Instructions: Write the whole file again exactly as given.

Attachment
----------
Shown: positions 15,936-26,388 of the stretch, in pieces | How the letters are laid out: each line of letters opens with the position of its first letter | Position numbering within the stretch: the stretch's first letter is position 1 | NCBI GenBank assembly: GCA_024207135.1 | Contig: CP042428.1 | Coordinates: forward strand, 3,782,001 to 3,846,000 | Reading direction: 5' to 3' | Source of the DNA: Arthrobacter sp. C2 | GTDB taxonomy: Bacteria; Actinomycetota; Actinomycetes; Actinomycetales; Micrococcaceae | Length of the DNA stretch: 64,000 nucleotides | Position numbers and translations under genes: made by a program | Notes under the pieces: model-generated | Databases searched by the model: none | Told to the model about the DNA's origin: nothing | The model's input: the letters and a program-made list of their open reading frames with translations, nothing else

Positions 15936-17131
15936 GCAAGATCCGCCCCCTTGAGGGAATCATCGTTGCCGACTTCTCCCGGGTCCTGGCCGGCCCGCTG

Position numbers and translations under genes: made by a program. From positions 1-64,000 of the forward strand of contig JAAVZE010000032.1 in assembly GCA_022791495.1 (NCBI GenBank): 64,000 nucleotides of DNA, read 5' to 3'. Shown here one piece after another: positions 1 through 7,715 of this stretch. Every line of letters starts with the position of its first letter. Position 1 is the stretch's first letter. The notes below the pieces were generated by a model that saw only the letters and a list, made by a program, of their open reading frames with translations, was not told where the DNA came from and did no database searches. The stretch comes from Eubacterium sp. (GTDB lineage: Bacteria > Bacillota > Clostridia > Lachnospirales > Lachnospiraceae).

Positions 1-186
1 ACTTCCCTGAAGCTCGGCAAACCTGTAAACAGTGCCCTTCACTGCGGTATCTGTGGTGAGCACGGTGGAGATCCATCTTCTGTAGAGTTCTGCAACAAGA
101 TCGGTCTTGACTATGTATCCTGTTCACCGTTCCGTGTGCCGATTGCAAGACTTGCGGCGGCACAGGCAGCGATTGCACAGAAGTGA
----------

Shown: positions 15,936-26,388 of the stretch, in pieces | How the letters are laid out: each line of letters opens with the position of its first letter | Position numbering within the stretch: the stretch's first letter is position 1 | NCBI GenBank assembly: GCA_024207135.1 | Contig: CP042428.1 | Coordinates: forward strand, 3,782,001 to 3,846,000 | Reading direction: 5' to 3' | Source of the DNA: Arthrobacter sp. C2 | GTDB taxonomy: Bacteria; Actinomycetota; Actinomycetes; Actinomycetales; Micrococcaceae | Length of the DNA stretch: 64,000 nucleotides | Position numbers and translations under genes: made by a program | Notes under the pieces: model-generated | Databases searched by the model: none | Told to the model about the DNA's origin: nothing | The model's input: the letters and a program-made list of their open reading frames with translations, nothing else

Positions 15936-17131
15936 GCAAGATCCGCCCCCTTGAGGGAATCATCGTTGCCGACTTCTCCCGGGTCCTGGCCGGCCCGCTG

Position numbers and translations under genes: made by a program. From positions 1-64,000 of the forward strand of contig JAAVZE010000032.1 in assembly GCA_022791495.1 (NCBI GenBank): 64,000 nucleotides of DNA, read 5' to 3'. Shown here one piece after another: positions 1 through 7,715 of this stretch. Every line of letters starts with the position of its first letter. Position 1 is the stretch's first letter. The notes below the pieces were generated by a model that saw only the letters and a list, made by a program, of their open reading frames with translations, was not told where the DNA came from and did no database searches. The stretch comes from Eubacterium sp. (GTDB lineage: Bacteria > Bacillota > Clostridia > Lachnospirales > Lachnospiraceae).

Positions 1-186
1 ACTTCCCTGAAGCTCGGCAAACCTGTAAACAGTGCCCTTCACTGCGGTATCTGTGGTGAGCACGGTGGAGATCCATCTTCTGTAGAGTTCTGCAACAAGA
101 TCGGTCTTGACTATGTATCCTGTTCACCGTTCCGTGTGCCGATTGCAAGACTTGCGGCGGCACAGGCAGCGATTGCACAGAAGTGA